But actually, now that I think about it- when I was 11 or 12, I went to see the ballet THE RITE OF SPRING choreographed by Salvatore Aiello. I brought my book with me to the show because back then I was very bored by ballet. But as soon as the curtain went up everything changed. I had never seen a ballet like that before – there was nothing pretty about it; no tutus or buns or pink satin ribbons. It was raw and physical and scary and I loved it. It changed everything for me about my perception of what dance is capable of. At the end of the ballet the lead woman is stripped down to her underwear and covered in paint and is sacrificed – that’s a ballet I’d love to do!

Can you tell our readers a little (without giving too much away) about your role as “Esmeralda” in Helen Pickett’s adaptation and world premiere of Tennessee Williams’ stage-play, CAMINO REAL?

I am sharing the role of “Esmeralda” in our world premiere next week. The play is inhabited by characters from literature, like “Don Quixote” and “Casanova.” “Esmeralda” has her roots in Victor Hugo’s THE HUNCHBACK OF NOTRE DAME. She is a young gypsy girl who is held captive by her mother and is sold as a prostitute. Not a role I’ve had too much experience in playing fortunately!

Tennessee Williams’ CAMINO REAL, first performed in 1953, was one of the first American plays to break the fourth wall. Do you and the company

Tennessee Williams' "Camino Real"

Tennessee Williams’ CAMINO REAL

have anything special planned for this exciting three-day performance? Will there be additional runs?

I don’t want to give too much away, but there are a lot of firsts in this ballet. I think the audience will be surprised by a lot of what they see – many of the dancers (me included) actually have speaking roles which has been a challenge for us. There is an original score, original costumes, an original set and they are all amazing. The collaborative nature of this ballet has been so exciting. Just being in the same studio with all these talented, creative designers and artists who are working so hard (I’m pretty sure some of the production team has just been sleeping at the studio in order to get this massive ballet built.) has been so cool to watch. I just can’t wait to get into the theater and see it all come together and come to life!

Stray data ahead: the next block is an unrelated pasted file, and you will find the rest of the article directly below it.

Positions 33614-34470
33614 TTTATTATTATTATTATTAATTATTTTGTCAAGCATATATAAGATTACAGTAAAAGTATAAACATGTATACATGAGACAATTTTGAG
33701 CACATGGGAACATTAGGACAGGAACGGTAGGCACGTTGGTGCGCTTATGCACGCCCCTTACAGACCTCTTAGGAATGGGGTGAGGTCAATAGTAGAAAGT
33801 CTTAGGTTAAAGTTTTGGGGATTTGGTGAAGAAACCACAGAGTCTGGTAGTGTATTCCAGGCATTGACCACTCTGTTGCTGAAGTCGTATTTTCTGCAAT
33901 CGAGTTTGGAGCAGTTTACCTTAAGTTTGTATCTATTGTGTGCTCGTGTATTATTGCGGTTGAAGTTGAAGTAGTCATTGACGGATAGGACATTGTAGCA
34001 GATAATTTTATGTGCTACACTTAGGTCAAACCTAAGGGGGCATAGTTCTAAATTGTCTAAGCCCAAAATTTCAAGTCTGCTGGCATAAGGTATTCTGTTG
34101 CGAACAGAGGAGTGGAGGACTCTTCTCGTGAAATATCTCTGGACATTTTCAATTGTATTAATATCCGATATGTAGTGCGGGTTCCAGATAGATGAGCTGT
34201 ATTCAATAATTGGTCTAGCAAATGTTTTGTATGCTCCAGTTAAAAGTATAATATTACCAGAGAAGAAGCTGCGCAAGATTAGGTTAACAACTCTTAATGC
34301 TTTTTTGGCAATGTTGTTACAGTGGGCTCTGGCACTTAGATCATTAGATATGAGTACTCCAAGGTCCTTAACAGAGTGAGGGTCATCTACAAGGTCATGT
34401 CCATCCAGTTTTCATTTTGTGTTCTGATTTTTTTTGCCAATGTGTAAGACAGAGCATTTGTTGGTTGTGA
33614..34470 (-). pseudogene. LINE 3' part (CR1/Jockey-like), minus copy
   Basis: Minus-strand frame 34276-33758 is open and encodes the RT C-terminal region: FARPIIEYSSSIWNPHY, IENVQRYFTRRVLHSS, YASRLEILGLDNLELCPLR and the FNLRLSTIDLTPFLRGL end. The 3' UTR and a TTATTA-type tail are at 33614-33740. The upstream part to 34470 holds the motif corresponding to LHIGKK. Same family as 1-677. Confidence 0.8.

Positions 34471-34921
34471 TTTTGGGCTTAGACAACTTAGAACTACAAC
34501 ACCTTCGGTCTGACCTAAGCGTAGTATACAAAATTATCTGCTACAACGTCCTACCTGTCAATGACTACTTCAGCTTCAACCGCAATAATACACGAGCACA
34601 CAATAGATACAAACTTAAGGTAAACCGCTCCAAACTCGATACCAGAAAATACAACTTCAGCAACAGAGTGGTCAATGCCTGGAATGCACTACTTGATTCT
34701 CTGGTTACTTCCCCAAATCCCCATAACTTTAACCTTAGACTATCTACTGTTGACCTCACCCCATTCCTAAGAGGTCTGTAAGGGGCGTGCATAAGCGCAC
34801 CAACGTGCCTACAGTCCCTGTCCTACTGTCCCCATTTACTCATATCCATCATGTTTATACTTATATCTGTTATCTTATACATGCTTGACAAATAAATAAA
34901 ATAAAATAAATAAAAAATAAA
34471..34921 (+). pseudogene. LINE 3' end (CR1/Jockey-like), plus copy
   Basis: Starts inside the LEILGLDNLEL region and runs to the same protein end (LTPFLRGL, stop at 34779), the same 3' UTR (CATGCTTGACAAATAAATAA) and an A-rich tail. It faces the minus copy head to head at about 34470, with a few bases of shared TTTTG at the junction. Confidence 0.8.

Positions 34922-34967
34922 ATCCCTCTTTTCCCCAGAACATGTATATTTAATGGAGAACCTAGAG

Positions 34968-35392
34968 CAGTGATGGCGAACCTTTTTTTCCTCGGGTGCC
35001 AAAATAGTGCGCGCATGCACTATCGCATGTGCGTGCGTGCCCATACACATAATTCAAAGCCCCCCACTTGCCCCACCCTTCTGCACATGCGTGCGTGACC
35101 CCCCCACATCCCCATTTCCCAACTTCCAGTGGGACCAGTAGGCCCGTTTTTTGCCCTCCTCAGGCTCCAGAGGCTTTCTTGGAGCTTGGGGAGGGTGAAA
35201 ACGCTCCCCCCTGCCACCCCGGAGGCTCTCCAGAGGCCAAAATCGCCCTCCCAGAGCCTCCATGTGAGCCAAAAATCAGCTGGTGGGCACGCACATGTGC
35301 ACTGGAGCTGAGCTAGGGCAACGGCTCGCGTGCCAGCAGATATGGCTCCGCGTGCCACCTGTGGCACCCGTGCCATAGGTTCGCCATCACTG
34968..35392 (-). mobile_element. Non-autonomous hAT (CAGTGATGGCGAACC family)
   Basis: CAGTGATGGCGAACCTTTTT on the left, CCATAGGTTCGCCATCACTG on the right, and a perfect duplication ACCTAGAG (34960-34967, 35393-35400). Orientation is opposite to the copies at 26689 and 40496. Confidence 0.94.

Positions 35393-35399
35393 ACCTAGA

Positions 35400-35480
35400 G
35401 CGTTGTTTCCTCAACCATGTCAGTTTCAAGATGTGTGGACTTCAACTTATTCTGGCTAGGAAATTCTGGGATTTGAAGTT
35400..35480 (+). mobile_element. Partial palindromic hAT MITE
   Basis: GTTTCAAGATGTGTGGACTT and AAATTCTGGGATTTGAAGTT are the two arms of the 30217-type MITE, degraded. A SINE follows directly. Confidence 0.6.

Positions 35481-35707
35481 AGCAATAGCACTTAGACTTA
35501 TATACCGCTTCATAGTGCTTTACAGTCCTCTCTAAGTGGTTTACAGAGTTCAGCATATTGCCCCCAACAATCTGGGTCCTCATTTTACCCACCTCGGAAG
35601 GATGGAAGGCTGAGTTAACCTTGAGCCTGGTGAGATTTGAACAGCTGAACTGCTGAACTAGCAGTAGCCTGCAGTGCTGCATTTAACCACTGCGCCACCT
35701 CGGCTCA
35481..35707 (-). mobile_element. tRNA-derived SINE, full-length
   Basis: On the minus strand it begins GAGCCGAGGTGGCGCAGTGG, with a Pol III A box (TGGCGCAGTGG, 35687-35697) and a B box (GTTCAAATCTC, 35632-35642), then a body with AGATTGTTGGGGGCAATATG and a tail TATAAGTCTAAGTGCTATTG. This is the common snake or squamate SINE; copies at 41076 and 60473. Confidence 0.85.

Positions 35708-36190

Who are some of your favorite vintage and retro dancers and why?

I grew up in Charlotte (for the most part) and North Carolina Dance Theatre (NCDT) dancer Kati Hanlon was my hero. I think more than her being an amazing dancer, which she was, she was a really kind person. That affected me a lot as a young dancer – having someone who was so down-to-earth and approachable to emulate, as opposed to an icy, photo-shopped, perfect cut-out who couldn’t be bothered to smile at the clumsy kid who idolized her. Actually Kati was the lead woman in the production of THE RITE OF SPRING that I spoke of earlier. Eventually she became my teacher and then my co-worker at NCDT. It was one of my first magical stage moments the first time I shared a stage with her as a co-worker.

Nowadays, it is the people who I am surrounded by on a daily basis who inspire me the most. Atlanta Ballet dancers like Rachel Van Buskirk and Jackie Nash who can be so powerful and so soft at the same time. It’s interesting because those two have a very different style of dancing than I do. But I love to watch them and cheer them on and learn what I can from them.

What’s next for Alessa Rogers?

A show a month until our season ends in May and then guesting with the New Orleans Ballet Theater and Wabi Sabi in the summertime. I hope to be able to keep dancing until they drag me out of the studio when I’m around a hundred and then after that…I have some more plans!

Can you tell us something you’d like folks to know about you that they don’t know already?

In my spare time, I like to relax by rock climbing!

What question do you wish somebody would ask you in an interview but they never do and what’s the answer?

Q: Would you like some ice cream? And my answer? Yes, yes I do!

Category: Kool Kat of the Week | Tags: , , , , , , , , , , , , , , , , , , , , , , , , , , , , , , , , , , , , , ,

© 2017 ATLRetro. All Rights Reserved. This blog is powered by Wordpress